Of course, there are some distros that will definitely work with your hardware because you have to configure them manually from scratch (Gentoo, Debian, Slackware). That means, though, that you have to configure them manually from scratch. Most beginners aren't up for that.

Now, how do you get ahold of a distro? Well, if you have a super-fast internet connection and a CD burner, just start downloading ISOs and burn the images as CD images (not just straight data). Then boot from the CD and get started. Great live CDs to try are Ubuntu and Mepis.

If you don't have easy access to fast internet and a burner, try looking at Linux books. Most Linux books are Red Hat Linux ones and tend to come with a copy of Red Hat in the back. You can buy these or check them out from the library. Point-and-Click Linux is a book that has an older version of Mepis.

You can look at the top at Distrowatch. Personally, I'd recommend trying Blag Linux, Mepis, Ubuntu, Kubuntu, Mandriva, and SuSE. That's a pretty good sampling.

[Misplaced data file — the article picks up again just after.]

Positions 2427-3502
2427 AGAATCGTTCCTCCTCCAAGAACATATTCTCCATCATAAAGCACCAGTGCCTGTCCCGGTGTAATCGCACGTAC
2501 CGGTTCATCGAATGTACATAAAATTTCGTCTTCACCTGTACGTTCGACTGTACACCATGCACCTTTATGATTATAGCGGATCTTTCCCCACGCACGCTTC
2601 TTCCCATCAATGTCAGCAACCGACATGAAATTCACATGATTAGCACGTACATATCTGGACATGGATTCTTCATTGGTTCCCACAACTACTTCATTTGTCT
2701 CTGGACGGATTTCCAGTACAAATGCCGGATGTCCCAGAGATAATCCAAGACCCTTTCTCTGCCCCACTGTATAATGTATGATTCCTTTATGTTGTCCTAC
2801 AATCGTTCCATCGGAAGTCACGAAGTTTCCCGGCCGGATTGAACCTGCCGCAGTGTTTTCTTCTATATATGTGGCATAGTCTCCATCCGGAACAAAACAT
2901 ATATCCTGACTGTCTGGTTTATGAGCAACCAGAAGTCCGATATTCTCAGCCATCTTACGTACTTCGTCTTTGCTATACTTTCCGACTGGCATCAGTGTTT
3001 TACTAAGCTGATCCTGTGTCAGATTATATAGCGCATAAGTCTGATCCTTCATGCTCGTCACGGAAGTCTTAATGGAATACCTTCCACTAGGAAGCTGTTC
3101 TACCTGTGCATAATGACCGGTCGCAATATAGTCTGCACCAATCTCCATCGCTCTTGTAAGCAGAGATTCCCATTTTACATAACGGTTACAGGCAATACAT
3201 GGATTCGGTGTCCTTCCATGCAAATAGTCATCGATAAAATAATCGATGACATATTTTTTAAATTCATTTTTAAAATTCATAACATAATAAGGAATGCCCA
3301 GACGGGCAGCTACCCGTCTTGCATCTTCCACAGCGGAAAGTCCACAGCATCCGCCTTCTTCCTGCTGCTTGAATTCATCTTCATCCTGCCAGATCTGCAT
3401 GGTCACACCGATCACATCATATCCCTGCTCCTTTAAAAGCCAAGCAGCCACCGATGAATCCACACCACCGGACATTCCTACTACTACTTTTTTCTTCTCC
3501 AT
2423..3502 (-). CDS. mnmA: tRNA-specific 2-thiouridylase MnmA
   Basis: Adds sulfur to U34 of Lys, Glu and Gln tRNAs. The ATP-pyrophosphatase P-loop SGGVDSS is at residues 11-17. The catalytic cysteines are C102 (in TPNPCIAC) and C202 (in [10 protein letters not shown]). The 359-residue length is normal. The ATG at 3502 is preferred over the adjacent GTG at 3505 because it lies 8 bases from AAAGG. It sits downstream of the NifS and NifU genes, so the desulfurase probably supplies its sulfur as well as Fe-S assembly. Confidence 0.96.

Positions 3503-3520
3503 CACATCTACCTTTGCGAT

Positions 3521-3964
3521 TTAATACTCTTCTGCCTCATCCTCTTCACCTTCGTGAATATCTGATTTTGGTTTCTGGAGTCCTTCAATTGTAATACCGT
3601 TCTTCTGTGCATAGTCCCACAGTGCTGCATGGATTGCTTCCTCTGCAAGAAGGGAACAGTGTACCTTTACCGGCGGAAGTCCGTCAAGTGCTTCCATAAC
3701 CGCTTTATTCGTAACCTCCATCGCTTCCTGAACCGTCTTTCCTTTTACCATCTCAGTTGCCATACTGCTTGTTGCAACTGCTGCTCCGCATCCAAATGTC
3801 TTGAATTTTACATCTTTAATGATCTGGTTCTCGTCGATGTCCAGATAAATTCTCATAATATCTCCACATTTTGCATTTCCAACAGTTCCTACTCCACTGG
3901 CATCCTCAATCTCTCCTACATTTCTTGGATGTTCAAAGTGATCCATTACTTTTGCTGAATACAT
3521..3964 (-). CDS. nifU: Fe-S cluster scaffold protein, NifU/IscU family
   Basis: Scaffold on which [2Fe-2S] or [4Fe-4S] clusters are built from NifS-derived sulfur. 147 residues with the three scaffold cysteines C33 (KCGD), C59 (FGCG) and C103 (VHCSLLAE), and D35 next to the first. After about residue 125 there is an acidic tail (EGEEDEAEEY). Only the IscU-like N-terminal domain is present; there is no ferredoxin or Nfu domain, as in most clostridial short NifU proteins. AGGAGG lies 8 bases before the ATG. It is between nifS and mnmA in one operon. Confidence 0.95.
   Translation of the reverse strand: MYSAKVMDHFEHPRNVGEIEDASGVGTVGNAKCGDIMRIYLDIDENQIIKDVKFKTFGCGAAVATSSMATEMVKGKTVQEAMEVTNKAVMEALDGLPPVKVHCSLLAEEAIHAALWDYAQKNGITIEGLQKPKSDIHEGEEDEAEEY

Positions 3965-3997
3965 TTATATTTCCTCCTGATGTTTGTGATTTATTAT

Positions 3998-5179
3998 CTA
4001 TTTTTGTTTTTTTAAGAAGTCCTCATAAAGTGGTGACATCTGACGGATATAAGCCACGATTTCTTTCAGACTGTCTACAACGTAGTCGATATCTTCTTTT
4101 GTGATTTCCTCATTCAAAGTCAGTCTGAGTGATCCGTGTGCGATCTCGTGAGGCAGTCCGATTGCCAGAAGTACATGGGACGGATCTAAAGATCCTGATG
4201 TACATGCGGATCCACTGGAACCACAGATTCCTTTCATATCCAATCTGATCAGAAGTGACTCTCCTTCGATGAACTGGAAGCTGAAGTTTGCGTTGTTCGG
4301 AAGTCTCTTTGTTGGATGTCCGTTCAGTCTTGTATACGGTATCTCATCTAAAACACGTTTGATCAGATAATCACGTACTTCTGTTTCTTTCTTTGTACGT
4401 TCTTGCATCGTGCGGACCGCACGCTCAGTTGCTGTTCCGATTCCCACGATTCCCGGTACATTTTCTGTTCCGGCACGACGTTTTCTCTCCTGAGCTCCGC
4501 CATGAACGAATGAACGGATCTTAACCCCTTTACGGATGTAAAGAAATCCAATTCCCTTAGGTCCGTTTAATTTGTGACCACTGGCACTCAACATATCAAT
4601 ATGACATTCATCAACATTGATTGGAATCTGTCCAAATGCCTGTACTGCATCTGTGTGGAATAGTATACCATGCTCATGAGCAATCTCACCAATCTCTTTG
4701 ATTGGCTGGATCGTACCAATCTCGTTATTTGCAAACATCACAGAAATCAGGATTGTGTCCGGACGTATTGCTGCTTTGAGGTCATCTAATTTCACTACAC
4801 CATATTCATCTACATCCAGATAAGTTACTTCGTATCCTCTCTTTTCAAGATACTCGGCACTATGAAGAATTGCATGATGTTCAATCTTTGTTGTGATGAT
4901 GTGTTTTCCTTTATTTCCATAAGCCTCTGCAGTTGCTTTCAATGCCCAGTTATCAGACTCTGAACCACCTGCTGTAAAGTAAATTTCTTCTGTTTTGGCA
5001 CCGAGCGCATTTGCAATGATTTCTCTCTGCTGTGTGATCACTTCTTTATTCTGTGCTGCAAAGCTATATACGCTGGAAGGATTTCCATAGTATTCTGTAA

Old 04-10-2006, 03:29 PM   #7
Shamrock3d
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What about aLinux?
 
Old 04-10-2006, 03:57 PM   #8
farslayer
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Quote:
Originally Posted by Shamrock3d
What about aLinux?

Well having never heard of it I have nothing bad to say about it, but this is a perfect example of what was mentioned above. If you come into the forum saying I have aLinux and I'm having this probelm it may be a little more difficult to get help with distribution specific issues because not as many people run aLinux as Suse, Fedora, Debian, Mandrivea, or Slackware (What I consider the big Five.)

Getting help for one of the Big Five will be much easier than one of the lesser known distros. aLinux may absolutely rock.. but I may skip answering a question on it because I am unfamiliar with it and wouldn't want to steer you wrong.
 
Old 04-10-2006, 11:32 PM   #9
2damncommon
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Quote:
If you come into the forum saying I have aLinux and I'm having this probelm it may be a little more difficult to get help with distribution specific issues because not as many people run aLinux
I might suggest they look at the aLinux forums.
No, actually you are totally correct that choosing a widely used distribution is a very good idea for a newbie.
Quote:
but I may skip answering a question on it because I am unfamiliar with it and wouldn't want to steer you wrong.